Bill Viola: Source of Light

Bill Viola is one of the most famous video artists around, and has been since the early 1970s. His visually stunning works, among them a diptych entitled Union, focus on universal human experiences, the human body, divergent time structures, spirituality, and transcendence.

Bill Viola, Union, 2000, colour video diptych on two plasma display monitors, 102.9 x 127 x 17.8 cm, estimate € 120,000 – 160,000

The Union diptych is part of a series called The Passions, in which Viola explores intense emotions such as suffering and ecstasy, endurance and release. Inspired by the traditional painting and sculpture of the Middle Ages and early Renaissance, he translates his motifs into powerful contemporary aesthetics. Union consists of two flat screens placed side by side, showing a woman and a man contorting their bodies in their struggle to reach the source of the bright light overhead. Both are in a highly emotional state, but they experience this intensity in isolation, unaware of each other. When their physical and mental exertions reach their peak, they finally experience a kind of release. Their exhausted bodies relax, and their faces are full of amazement and wonder. The video shows the couple’s actions in ultra-slow motion, which is typical of many of Viola’s works. By extending a one-minute performance to eight minutes, the artist exposes subtle nuances in the two figures’ expressions that would barely be perceptible in real time. This radical deceleration makes their emotional states seem both ephemeral and eternal, and thus a universal metaphor of human existence.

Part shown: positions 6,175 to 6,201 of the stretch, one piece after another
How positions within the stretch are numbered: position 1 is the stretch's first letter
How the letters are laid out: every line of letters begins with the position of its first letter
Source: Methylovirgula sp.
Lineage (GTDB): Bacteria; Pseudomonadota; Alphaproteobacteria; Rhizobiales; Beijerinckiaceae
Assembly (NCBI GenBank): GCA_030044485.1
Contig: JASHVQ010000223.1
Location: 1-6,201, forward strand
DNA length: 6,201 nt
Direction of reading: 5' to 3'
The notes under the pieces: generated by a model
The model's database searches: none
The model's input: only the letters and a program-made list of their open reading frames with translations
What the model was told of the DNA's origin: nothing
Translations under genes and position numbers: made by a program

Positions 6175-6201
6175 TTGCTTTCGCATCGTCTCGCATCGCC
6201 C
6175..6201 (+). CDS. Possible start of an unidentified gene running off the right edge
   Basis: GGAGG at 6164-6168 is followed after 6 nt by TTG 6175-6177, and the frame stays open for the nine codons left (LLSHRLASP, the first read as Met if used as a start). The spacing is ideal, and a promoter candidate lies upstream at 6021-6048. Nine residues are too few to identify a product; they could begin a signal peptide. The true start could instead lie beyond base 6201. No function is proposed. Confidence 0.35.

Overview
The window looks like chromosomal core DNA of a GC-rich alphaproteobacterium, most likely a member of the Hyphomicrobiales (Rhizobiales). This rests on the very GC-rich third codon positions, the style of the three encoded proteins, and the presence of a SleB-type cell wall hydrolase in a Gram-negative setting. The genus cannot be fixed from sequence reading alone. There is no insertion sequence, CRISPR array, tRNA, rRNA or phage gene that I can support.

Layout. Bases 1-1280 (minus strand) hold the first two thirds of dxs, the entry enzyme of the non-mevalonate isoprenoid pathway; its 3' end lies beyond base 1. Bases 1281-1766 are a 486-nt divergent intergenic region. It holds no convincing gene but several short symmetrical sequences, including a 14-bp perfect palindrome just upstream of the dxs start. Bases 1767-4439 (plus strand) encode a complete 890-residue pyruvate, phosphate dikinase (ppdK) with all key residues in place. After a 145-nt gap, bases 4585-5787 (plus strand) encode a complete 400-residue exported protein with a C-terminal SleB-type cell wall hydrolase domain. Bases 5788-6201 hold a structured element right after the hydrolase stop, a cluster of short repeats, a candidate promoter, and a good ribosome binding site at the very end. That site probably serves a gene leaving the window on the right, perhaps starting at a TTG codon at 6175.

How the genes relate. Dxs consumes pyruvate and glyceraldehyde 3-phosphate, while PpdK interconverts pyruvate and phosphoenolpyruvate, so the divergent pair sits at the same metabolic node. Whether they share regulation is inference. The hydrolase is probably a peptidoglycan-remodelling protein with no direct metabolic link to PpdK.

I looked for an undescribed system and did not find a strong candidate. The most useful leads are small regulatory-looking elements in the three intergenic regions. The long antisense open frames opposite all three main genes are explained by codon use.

In formal terms, the couple’s gestures and half-length representation are reminiscent of the inward gazes and body language of medieval devotional paintings, such as the Mourning Virgin, or Jesus as Man of Sorrows. Designed to arouse compassion like these historical images, Viola’s work aims to build an internal relationship with the viewer. Furthermore, his video’s visionary poetics impressively transcend our perception of the real world.


Contemporary Art I , 30 November 2022, 6 p.m.
Palais Dorotheum, Dorotheergasse 17, 1010 Vienna
Tel. +43-1-515 60-358, 386

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